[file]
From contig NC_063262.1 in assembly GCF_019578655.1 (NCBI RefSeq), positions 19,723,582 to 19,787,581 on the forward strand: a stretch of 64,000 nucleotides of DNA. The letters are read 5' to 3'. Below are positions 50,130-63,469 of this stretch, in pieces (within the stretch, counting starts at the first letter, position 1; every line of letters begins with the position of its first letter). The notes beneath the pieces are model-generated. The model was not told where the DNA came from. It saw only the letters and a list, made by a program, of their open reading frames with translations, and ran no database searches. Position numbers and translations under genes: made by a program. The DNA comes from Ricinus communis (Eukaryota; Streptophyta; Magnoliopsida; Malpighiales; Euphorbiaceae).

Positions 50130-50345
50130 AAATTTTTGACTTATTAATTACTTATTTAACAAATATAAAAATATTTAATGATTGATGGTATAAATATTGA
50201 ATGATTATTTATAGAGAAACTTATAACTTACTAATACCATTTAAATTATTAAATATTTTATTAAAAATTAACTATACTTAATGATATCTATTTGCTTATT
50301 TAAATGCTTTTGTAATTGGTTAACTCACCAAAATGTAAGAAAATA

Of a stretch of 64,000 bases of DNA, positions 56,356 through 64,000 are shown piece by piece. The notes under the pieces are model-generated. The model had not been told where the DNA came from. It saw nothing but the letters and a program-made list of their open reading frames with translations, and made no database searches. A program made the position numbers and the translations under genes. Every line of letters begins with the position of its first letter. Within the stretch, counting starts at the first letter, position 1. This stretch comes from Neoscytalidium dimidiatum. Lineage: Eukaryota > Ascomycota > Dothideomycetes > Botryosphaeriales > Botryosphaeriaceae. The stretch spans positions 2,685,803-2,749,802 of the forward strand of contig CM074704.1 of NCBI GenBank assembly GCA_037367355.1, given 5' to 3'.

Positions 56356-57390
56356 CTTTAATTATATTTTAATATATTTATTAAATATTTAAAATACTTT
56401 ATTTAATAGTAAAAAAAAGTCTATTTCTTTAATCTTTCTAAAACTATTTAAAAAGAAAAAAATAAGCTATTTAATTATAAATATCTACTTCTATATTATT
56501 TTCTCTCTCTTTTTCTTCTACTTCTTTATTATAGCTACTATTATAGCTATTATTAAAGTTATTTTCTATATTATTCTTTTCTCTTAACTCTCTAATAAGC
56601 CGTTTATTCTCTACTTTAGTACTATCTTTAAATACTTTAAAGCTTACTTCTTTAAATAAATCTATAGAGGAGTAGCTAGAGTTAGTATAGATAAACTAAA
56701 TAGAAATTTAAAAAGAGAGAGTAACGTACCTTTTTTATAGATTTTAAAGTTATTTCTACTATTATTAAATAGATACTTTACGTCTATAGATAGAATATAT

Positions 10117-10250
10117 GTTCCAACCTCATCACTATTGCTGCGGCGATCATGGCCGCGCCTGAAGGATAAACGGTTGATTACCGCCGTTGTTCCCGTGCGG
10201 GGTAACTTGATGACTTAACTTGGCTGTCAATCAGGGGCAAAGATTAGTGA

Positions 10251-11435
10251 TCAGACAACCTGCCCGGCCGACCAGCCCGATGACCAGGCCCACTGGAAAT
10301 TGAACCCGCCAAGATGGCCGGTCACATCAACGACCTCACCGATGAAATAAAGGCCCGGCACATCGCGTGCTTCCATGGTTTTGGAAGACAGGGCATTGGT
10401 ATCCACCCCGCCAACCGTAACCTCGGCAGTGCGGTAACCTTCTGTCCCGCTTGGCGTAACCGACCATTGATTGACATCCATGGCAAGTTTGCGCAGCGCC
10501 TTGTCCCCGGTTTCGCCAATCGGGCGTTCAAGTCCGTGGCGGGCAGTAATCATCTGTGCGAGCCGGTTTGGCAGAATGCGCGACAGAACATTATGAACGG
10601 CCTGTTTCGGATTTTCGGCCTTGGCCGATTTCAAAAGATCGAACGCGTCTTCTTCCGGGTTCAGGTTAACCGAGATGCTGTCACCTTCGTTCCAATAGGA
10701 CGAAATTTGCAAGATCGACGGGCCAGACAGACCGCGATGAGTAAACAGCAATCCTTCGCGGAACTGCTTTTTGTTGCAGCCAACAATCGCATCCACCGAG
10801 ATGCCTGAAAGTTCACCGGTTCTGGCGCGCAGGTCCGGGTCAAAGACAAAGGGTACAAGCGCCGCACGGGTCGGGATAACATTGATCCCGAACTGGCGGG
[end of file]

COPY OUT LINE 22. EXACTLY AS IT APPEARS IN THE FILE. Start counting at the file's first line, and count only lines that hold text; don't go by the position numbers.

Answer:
10701 CGAAATTTGCAAGATCGACGGGCCAGACAGACCGCGATGAGTAAACAGCAATCCTTCGCGGAACTGCTTTTTGTTGCAGCCAACAATCGCATCCACCGAG